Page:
It is impossible to attain to the knowledge of the Trinity by natural reason. For...man cannot obtain the knowledge of God by natural reason except from creatures. Now creatures lead us to the knowledge of God, as effects do to their cause. Accordingly, by natural reason we can know of God that only which of necessity belongs to Him as the principle of things, and we have cited this fundamental principle in treating of God.... Now, the creative power of God is common to the whole Trinity; and hence it belongs to the unity of the essence, and not to the distinction of the persons. Therefore, by natural reason we can know what belongs to the unity of the essence, but not what belongs to the distinction of the persons (ST I Q32 A1).Since some things can only be known by faith, St. Thomas says that to attempt to prove them by means of reason detracts from "the dignity of faith" (ibid.), is ultimately futile, and actually dishonors the faith. It detracts from the faith by reducing it to a matter of reason; it is futile in that such efforts can never be successful precisely because matters of faith are above the capacity of reason; and it dishonors the faith,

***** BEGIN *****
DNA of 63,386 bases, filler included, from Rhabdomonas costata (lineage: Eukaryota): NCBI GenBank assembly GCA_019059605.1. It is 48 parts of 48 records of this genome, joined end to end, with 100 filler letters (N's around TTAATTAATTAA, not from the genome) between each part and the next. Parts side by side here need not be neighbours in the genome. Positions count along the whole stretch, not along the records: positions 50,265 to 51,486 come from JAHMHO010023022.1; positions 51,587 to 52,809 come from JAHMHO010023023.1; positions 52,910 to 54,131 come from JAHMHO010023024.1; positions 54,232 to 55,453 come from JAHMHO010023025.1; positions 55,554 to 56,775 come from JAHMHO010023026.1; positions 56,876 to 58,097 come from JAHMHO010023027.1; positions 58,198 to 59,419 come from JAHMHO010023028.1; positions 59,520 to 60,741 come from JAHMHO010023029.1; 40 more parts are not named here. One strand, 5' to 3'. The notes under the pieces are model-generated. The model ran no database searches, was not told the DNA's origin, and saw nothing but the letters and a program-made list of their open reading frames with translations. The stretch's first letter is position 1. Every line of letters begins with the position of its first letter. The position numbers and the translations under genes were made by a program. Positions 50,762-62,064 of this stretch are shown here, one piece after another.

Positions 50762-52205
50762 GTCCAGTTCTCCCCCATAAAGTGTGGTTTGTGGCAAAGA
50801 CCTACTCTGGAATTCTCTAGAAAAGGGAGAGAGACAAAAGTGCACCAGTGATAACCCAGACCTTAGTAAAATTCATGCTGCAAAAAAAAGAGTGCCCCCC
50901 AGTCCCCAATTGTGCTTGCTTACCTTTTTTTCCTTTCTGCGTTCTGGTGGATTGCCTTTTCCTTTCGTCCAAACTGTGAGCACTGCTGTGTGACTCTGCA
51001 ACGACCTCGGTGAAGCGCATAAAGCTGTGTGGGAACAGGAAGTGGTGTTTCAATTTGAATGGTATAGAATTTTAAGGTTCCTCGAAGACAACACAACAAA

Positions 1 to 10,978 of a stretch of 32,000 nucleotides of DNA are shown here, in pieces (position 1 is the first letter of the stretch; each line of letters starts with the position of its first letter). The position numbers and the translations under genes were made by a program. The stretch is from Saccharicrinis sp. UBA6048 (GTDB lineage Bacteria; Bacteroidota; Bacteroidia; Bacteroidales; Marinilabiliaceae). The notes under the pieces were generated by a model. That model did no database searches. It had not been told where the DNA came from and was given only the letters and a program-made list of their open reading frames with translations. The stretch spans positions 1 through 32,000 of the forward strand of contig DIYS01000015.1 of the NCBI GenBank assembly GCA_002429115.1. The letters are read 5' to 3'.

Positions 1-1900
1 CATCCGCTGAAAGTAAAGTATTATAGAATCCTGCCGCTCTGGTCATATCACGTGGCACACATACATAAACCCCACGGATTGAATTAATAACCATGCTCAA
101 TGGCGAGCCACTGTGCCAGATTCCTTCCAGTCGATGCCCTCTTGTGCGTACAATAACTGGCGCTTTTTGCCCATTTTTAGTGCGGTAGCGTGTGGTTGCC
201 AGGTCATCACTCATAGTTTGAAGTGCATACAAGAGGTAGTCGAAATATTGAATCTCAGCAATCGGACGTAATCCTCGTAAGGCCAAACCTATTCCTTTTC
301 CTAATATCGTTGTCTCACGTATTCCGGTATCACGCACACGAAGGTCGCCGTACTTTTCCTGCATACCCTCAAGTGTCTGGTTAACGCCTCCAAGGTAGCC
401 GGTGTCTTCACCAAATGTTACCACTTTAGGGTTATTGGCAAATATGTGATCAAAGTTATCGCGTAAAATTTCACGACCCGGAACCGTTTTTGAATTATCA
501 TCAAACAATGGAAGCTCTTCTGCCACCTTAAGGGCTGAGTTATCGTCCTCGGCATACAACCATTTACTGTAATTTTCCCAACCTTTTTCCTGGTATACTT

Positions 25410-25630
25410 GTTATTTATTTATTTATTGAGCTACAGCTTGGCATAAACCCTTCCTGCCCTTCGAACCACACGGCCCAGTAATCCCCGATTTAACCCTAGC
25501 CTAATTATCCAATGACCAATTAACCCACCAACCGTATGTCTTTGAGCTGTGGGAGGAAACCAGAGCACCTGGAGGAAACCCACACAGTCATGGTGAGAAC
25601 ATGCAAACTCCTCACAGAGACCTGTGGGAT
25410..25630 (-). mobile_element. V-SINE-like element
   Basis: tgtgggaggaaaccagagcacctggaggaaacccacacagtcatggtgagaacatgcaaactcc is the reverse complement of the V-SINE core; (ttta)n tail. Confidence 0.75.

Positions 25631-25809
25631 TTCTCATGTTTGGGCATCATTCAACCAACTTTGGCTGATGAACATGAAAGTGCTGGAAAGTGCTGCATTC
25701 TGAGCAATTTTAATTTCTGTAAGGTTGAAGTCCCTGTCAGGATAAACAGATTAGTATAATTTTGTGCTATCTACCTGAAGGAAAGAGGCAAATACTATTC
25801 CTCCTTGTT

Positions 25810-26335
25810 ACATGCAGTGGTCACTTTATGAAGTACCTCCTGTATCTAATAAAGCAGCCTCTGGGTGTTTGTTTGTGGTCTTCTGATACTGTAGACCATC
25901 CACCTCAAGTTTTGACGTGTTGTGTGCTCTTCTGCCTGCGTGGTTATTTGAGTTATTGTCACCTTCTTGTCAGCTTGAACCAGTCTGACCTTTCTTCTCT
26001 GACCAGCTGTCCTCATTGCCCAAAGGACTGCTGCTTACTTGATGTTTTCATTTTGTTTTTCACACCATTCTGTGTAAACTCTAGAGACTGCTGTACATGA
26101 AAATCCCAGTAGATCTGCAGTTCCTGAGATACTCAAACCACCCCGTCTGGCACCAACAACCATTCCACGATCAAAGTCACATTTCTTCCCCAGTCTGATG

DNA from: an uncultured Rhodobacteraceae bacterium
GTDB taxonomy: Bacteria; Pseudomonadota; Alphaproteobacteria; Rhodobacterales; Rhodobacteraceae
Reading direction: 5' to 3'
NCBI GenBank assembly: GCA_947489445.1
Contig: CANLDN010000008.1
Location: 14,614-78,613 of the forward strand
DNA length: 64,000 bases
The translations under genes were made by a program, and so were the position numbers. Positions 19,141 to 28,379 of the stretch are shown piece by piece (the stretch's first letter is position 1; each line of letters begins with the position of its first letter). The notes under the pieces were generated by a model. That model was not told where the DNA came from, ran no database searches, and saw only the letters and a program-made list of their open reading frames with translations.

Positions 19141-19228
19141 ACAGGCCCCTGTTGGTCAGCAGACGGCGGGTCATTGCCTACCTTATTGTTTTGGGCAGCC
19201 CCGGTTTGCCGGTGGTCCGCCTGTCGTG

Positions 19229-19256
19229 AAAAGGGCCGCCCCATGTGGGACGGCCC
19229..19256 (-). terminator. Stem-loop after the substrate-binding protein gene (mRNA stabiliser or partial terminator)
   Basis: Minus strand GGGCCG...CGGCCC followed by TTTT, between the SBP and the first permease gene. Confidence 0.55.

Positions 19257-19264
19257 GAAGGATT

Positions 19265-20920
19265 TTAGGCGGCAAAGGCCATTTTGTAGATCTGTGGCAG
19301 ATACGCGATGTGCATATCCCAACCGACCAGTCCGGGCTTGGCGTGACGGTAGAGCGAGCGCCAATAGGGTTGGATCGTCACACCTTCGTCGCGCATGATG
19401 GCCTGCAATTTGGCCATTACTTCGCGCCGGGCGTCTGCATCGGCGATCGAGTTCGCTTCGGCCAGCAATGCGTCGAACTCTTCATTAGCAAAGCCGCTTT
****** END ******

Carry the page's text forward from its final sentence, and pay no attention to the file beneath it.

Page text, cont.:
[f]or when anyone in the endeavor to prove the faith brings forward reasons which are not cogent, he falls under the ridicule of the unbelievers: since they suppose that we stand upon such reasons, and that we believe on such grounds (ibid).Thus, although the effort may be well-meaning, the effect is exactly contrary to was intended. Rather than attempting to prove such things, St. Thomas recommends two courses of action: with those who accept the authority of Sacred Tradition, Scripture, and the Church, we need do no more than appeal to that authority; with others, the most that we can do is to show that what we believe by faith is not impossible.